Enrollment up for Pulaski Co. Special School District

    7:20 PM, Sep 6, 2012   |    comments
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    Pulaski County Special School District Administrative Offices

    LITTLE ROCK, Ark. (KTHV) -- After years of declining enrollment, the Pulaski County Special School District is seeing a change in pace.  Enrollment is up and administrators hope this trend will continue.

    Three weeks into the new school year and many schools in Pulaski County are still making room for students.

    Superintendent Dr. Jerry Guess says the Pulaski County Special School district is up 400 more students from last year, including a full house at Crystal Hill Elementary.

    "It's true here at Crystal Hill and it's true at many of the other schools in the district.  Many schools in the Jacksonville area are full and can literally take no more students."

    Dr. Guess says the district opened a few new schools last year, including Maumelle High, which he believes may have accounted for some growth.

    No new schools this year, but Guess says they did invest 8-million dollars in improvements over the summer.

    "I think parents have seen that public schools are a great place to put their children.  We've got a lot of things happening in the Pulaski County Special School District. We are out in the lead in terms of curriculum development, professional development. "

    Administrators are confident that a variety of subjects and extracurricular activities are luring parents and students back to their neighborhood schools.  Dr. Guess says this is an exciting time for the district.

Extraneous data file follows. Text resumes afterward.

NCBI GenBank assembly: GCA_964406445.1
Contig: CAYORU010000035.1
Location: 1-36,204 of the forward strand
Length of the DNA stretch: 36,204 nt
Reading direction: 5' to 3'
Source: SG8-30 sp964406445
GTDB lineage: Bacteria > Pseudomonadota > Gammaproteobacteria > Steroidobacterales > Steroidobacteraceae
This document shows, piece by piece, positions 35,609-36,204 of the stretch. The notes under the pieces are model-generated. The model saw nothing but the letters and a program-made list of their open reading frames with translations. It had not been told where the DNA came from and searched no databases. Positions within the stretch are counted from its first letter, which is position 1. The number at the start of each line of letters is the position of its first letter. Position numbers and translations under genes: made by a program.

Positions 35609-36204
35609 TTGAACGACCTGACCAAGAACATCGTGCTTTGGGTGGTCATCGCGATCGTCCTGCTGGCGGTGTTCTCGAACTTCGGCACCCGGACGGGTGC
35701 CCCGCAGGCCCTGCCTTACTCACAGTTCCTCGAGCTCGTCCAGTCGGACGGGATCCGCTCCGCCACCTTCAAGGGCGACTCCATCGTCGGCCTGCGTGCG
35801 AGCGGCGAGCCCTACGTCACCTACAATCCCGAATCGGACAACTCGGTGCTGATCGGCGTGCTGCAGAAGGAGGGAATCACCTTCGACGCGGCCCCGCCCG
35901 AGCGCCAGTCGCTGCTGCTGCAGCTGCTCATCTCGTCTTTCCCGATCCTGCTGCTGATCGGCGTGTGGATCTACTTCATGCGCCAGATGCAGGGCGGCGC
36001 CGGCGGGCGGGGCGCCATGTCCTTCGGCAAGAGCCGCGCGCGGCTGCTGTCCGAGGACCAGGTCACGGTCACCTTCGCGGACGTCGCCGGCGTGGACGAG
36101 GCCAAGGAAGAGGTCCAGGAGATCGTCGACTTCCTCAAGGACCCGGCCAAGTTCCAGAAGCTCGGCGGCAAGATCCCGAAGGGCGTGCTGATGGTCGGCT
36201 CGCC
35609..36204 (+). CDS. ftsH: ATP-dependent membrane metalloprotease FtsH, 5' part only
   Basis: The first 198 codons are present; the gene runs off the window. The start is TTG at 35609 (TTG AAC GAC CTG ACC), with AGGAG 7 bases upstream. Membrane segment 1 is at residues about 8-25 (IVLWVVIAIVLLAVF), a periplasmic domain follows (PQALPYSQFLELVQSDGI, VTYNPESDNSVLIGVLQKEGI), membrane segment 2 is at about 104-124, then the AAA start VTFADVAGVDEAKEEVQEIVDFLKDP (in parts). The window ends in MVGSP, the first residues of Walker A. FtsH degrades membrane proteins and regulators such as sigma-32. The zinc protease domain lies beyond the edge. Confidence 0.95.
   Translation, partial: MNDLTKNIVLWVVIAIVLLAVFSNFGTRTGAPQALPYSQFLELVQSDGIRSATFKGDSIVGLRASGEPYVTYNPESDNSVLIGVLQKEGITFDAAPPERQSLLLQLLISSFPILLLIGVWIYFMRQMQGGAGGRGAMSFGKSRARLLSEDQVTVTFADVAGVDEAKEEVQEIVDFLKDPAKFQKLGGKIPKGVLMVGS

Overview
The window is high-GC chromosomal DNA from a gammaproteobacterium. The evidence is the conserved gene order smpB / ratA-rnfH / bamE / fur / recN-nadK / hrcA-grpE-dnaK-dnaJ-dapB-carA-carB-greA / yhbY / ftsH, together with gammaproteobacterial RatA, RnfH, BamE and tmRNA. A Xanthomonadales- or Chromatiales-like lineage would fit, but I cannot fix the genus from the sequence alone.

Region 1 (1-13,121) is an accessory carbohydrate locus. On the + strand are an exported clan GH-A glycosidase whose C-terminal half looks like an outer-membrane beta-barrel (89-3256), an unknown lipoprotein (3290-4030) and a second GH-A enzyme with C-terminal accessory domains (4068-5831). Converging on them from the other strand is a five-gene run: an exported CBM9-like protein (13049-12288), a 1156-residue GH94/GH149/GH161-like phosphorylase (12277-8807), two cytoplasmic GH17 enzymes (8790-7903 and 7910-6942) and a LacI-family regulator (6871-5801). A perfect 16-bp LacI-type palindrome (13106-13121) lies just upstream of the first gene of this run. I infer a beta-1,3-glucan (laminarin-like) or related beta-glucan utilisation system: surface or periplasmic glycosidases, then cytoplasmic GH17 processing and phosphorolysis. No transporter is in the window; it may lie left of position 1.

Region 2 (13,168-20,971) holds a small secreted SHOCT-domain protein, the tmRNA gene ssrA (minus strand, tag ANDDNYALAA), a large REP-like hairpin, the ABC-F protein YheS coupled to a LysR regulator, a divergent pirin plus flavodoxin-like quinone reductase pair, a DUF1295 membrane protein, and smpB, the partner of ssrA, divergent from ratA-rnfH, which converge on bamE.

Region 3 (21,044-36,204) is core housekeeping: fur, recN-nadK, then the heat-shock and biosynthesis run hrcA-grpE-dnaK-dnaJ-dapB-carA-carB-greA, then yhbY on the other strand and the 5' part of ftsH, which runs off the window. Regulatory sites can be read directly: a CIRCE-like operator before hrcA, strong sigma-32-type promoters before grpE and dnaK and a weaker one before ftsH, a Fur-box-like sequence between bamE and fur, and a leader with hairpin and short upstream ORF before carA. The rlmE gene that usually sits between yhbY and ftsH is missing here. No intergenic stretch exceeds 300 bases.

"I've talked to private and charter school parents who are eager to return to public schools because they have seen that the academics in the public school is of high quality and they also know that they're getting additional services in the public schools that they are not getting in the private and charter schools."

    At Crystal Hill alone there are 100 additional students and 4 extra teachers.  With numbers up across the board, the district needs to add 20 new teachers, which will increase costs.

    But Dr. Guess says it's a problem he's willing to accept.

    "We're certainly concerned with holding that increase. Having an additional 400 students on that eighth day of school is nice, but we need to serve those students all year long."



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